Deep Ocean Circulation in the Subpolar North Atlantic Observed by Acoustically-tracked Floats

TitleDeep Ocean Circulation in the Subpolar North Atlantic Observed by Acoustically-tracked Floats
Publication TypeJournal Article
Year of Publication2023
AuthorsZou, S, Bower, AS, M. Lozier, S, Furey, H
JournalProgress in Oceanography
KeywordsLagrangian float observations, North Atlantic deep eddy kinetic energy, North Atlantic deep ocean circulation, Overflow water pathways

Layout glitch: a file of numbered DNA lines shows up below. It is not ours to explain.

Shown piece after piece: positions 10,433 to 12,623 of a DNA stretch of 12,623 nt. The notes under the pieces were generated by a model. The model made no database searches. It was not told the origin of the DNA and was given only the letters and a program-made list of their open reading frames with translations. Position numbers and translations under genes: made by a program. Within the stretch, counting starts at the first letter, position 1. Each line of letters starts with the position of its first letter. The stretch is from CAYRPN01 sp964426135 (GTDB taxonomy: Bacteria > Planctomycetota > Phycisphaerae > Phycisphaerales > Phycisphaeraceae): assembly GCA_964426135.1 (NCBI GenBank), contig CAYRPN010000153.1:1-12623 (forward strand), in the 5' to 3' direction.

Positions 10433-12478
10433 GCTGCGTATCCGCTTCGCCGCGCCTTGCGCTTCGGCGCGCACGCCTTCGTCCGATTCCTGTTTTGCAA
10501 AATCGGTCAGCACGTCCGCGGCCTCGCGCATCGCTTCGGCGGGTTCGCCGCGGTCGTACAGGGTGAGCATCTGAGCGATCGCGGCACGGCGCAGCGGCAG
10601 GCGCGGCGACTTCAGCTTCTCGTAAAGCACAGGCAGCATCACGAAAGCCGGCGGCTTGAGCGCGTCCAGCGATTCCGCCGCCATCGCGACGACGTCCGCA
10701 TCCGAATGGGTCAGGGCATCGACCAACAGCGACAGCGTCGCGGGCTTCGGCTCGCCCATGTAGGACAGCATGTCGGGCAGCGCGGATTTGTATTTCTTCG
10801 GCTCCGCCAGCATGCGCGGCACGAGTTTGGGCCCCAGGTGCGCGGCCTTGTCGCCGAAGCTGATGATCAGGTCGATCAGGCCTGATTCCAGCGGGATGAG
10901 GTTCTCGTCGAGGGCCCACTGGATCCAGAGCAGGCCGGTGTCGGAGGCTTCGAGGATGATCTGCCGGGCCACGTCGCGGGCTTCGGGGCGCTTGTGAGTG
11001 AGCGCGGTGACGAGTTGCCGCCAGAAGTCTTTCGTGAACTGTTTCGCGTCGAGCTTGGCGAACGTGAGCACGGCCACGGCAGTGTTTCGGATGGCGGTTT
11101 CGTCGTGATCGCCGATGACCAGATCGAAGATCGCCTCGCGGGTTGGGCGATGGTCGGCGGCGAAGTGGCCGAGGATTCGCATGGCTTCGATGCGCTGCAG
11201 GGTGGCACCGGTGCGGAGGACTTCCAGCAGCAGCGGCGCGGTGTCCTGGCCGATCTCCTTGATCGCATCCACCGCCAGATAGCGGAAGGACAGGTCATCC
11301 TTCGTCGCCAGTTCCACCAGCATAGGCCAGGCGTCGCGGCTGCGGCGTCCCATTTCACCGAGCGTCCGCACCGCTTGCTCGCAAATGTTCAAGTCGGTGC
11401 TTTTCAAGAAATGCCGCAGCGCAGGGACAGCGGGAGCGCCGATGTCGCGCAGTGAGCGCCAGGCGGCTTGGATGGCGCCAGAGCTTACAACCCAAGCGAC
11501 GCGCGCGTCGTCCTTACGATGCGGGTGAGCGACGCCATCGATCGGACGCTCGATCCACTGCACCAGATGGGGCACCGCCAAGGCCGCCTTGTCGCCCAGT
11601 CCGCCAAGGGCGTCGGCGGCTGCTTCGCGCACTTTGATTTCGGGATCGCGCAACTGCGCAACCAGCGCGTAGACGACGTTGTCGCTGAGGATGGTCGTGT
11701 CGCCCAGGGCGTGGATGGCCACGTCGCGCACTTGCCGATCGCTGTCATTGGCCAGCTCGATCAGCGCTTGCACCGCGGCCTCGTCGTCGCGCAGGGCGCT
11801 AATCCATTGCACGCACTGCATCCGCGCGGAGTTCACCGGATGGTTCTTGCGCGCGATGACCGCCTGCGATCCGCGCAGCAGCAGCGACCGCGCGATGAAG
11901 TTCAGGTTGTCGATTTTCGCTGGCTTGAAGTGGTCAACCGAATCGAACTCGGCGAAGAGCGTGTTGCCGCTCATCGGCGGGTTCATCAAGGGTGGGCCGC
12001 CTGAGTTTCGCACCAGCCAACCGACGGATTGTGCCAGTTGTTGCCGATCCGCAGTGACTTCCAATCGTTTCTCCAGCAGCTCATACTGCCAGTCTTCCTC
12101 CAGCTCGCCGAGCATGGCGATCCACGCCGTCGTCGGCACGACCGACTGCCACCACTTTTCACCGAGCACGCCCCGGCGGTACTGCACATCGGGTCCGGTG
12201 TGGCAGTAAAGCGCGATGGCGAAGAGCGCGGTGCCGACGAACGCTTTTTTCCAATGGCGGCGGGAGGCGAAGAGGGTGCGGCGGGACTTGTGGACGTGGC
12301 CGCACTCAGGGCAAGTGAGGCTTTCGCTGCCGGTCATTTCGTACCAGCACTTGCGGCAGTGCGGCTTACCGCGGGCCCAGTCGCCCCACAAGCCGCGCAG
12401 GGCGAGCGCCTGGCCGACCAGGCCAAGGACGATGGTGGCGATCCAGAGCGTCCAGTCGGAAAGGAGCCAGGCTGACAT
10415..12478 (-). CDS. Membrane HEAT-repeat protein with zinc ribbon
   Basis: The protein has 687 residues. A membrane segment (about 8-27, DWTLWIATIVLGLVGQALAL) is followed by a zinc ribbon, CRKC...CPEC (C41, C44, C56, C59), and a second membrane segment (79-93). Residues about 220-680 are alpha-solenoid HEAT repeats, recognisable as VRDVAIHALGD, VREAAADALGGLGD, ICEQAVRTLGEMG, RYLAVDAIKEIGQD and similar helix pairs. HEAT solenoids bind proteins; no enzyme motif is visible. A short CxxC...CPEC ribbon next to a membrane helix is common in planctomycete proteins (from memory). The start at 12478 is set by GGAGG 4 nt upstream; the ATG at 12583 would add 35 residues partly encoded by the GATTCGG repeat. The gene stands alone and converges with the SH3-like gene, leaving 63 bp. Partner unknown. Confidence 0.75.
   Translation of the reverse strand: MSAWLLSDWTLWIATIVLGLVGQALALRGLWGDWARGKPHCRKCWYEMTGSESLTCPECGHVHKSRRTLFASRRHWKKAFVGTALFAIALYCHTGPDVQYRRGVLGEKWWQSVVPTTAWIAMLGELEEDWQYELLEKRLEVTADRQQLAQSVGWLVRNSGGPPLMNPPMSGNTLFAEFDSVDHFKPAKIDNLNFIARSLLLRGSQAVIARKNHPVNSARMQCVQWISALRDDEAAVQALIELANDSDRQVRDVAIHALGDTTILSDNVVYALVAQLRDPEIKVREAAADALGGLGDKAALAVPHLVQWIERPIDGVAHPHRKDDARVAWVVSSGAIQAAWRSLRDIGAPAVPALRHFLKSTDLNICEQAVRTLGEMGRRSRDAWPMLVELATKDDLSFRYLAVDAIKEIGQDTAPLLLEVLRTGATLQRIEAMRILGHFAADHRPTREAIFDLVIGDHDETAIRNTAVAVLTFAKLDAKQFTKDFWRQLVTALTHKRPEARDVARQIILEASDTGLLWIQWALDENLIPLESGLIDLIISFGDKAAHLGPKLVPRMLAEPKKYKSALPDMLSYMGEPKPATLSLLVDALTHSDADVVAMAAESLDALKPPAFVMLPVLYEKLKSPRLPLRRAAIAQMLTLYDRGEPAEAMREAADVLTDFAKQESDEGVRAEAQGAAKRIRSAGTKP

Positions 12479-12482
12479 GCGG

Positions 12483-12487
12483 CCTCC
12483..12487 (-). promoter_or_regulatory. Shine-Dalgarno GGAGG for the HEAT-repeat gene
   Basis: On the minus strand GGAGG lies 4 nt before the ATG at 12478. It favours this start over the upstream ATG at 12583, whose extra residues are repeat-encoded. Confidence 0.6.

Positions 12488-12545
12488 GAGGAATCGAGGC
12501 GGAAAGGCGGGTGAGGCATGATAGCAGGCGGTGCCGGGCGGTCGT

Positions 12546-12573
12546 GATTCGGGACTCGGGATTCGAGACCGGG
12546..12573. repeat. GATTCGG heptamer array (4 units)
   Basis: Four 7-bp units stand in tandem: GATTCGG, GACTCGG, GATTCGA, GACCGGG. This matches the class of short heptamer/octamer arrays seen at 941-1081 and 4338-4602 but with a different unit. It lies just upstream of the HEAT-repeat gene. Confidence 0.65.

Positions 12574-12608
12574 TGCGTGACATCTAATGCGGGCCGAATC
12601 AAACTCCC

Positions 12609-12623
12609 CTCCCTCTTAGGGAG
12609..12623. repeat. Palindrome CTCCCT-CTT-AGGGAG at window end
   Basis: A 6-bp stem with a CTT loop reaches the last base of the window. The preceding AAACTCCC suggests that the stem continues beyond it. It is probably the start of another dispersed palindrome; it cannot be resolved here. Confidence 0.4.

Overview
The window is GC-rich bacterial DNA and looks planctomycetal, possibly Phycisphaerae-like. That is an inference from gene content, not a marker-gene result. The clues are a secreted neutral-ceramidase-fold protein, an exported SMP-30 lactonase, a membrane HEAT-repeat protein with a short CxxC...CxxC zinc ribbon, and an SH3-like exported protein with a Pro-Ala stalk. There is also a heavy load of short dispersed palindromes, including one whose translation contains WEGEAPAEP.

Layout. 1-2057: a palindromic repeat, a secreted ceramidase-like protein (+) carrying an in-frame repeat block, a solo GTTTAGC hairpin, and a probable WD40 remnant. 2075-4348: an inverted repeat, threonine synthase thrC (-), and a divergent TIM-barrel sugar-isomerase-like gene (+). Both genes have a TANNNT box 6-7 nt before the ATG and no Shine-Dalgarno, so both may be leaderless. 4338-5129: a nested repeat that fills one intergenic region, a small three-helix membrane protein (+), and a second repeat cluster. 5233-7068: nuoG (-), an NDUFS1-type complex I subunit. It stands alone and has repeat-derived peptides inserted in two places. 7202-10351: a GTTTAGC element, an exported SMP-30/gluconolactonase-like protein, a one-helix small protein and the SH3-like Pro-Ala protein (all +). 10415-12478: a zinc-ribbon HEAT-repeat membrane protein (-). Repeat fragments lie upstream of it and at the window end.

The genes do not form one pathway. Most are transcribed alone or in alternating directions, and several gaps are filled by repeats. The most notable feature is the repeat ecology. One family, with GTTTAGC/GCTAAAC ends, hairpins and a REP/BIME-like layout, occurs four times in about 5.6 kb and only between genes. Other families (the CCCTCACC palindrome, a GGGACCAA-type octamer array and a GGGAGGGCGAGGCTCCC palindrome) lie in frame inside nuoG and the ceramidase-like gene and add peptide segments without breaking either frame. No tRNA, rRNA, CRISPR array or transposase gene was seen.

The deep circulation in the subpolar North Atlantic determines the spread and mixing of high latitude climate signals to lower latitudes. However, our current understanding of the subpolar deep circulation has been limited due to relatively sparse observational data. To improve that understanding, we construct gridded fields of mean velocity and eddy kinetic energy (EKE) in the deep (1800-2800 dbar) subpolar North Atlantic using direct velocity measurements from 122 subsurface acoustically-tracked floats that drifted during June 2014 – January 2019. The mean velocity field reveals a relatively strong deep boundary current around Greenland and in the Labrador Sea, with a weaker deep boundary current over the eastern flank of the Reykjanes Ridge, and near-zero mean flow over the western flank, implying a discontinuous deep boundary current across the subpolar basin. The deep EKE, albeit with smaller magnitudes, generally resembles the EKE pattern at the ocean surface, including relatively high values along pathways of the North Atlantic Current and west of Greenland where the Irminger Rings are formed. A surprising finding about deep EKE is an elevated band east of Greenland that parallels the coast and is not present in the surface EKE field. This high EKE band is possibly attributed to the combined influence from propagating Denmark Strait Overflow Cyclones, variability of the wind-driven recirculation offshore of southeast Greenland, and/or topographic waves. The float-based flow fields constructed in this study provide an unprecedented quantitative view of the kinematic properties of the large-scale deep circulation in the subpolar North Atlantic. Combined with cross-basin Eulerian measurements, we believe these recent observations provide a benchmark for testing and improving numerical simulations of deep ocean circulation and the Meridional Overturning Circulation, which are urgently needed for climate change predictions.